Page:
Millennial News Publisher Circa Plans to Create Weekly Ad-Supported VR Spots

Service will eventually include custom content

As more money flows to advertising startups chasing virtual reality and brands start creating custom content, publishers want in on the VR craze, too.

John Solomon, chief creative officer at Circa/Sinclair Broadcasting—the former exec from The Washington Times hired in December to revive the defunct news app—announced an ambitious VR news project for his fledging company during an Advertising Week panel on Wednesday. 

Since launching 10 weeks ago as a news and entertainment site, Sinclair-owned Circa claims to reach 350 million people and accumulated 140 million video views, with two million of those views coming from VR clips.

The new effort, dubbed Circa 360, will produce two weekly ad-supported VR pieces with production company MomentumXR. Solomon did not name any initial advertisers, but said that brands can run VR-shot pre-roll ads before clips. The web clips can also be used by 173 of parent company Sinclair Broadcast Group's local TV stations.

"It will take our consumers to places that journalists get to go but the public very seldom gets to go, maybe backstage at a debate, backstage at Hamilton across the country," Solomon said. "We think the regularity of producing two newscasts a week will train our journalists and also our audience to expect that experiential news is here to stay."

Solomon added that he eventually sees brands creating custom content that fits into the video itself. "As we get a little further down the road, we'll have an immersive advertising capability where you'll be able to create basically augmented reality ad spots—as you're wandering around you may see a gamified icon. [If] you click on it, it's an opportunity to get a Red Bull drink for 20 percent off."

In terms of video length, most of Circa's clips are about one-and-a-half minutes long and aimed at millennials, who are increasingly watching shorter content on their phones with an 80 percent completion rate.

"Our first four or five VR pieces were shot in the three to five-minute zone—people drop off at about two minutes," Solomon said. "Sixty-seven percent of our audience is under the age of 35. What we're learning is that short videos that hand off to each other—they have a purpose or a pathway to see other stuff but cut short—is probably going to be the experience that millennials want."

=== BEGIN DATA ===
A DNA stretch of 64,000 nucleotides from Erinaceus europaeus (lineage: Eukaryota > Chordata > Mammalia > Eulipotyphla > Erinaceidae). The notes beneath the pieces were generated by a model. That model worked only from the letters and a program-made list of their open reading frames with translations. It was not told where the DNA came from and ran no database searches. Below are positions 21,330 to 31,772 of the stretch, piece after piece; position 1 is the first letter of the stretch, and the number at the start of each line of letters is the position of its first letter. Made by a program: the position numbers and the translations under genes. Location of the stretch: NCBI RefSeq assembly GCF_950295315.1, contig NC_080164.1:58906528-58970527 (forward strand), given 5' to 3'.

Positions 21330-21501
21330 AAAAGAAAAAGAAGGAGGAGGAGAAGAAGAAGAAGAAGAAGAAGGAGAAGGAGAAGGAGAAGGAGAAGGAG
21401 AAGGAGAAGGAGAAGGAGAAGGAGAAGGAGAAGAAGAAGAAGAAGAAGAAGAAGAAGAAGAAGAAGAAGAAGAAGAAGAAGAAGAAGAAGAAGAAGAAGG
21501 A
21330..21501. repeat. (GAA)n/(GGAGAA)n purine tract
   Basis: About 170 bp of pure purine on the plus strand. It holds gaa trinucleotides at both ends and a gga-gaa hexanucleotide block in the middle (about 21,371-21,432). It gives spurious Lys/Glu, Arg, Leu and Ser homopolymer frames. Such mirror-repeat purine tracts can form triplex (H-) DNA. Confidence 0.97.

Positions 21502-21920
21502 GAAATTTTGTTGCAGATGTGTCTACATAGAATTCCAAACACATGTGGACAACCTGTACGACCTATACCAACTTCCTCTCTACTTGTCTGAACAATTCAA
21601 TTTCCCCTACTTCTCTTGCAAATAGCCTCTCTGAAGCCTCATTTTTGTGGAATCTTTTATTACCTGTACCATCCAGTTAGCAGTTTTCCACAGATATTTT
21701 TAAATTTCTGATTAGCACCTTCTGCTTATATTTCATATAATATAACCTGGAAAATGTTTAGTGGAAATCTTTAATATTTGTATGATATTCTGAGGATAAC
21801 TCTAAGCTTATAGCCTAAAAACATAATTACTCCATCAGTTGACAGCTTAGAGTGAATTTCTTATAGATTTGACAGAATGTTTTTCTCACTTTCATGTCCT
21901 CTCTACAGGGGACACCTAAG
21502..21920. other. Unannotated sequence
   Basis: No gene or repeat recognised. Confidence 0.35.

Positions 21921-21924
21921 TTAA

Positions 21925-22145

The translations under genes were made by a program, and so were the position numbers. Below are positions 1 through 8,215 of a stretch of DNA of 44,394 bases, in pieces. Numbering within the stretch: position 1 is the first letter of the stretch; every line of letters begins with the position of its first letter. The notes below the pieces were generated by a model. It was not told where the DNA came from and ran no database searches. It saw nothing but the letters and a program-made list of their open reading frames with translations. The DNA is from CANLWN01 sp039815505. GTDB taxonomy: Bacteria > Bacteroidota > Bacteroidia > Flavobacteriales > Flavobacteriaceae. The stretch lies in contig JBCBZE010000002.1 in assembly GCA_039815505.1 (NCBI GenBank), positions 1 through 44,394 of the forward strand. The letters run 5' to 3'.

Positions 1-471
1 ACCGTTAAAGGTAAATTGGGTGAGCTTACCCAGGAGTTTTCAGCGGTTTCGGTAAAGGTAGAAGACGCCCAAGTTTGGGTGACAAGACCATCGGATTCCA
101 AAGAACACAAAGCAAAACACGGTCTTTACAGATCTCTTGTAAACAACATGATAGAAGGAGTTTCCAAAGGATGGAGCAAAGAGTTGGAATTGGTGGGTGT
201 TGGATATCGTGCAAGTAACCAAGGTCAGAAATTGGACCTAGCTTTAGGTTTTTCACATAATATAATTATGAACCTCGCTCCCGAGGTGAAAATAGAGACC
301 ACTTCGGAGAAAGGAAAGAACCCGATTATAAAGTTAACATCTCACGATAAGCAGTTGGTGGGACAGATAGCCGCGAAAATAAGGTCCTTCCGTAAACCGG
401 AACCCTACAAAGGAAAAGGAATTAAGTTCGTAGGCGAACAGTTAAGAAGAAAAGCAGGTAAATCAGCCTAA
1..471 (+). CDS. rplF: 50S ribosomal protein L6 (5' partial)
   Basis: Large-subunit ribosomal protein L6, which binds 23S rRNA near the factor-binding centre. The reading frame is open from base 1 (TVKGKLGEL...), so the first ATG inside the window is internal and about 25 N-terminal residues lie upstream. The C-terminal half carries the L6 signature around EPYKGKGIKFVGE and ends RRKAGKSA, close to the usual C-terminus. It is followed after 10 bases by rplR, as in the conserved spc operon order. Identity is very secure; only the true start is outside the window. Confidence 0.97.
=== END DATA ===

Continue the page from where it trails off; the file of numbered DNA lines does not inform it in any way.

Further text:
Mike Bloxham, svp of Frank N. Magid Associates, agreed that the stereotype that millennials crave short content is true, but also pointed out that they watch plenty of long-form content on smartphones.

"Millennials also watch entire football games on mobile TV," Bloxham said. "If the content is sufficiently compelling [and] the user experience is seamless enough, they'll stick with it."

To that point, Frank N. Magid Associates is forming a consortium of media and marketing players—including Turner, A+E Networks, Mastercard and Best Buy—to examine VR for marketers.

"At the moment that's less about measurement as it will be defined in the world of online," Bloxham said. "It's more about understanding consumer attitudes and behaviors, drivers and inhibitors to adoption, because we really need to get an understanding of those—whenever there's any kind of emerging medium, we get very excited naturally about the opportunities and the potential but what's going to prevent us moving forward as fast as we could do and trip us up?"

Still, Angel Mendoza, head of partnerships at IPG Media Lab, argued that brands aren't treating VR as a long-term strategy, making Circa's pitch to brands difficult.

"In 2016, we've seen a lot of brands have one-off experiments, a lot of one-off content, but there's no real strategy to it," he said. "You can't just create one piece of content and distribute it across all different devices—you have to understand behavior across these different screens and headsets and you have to actually put together an objective."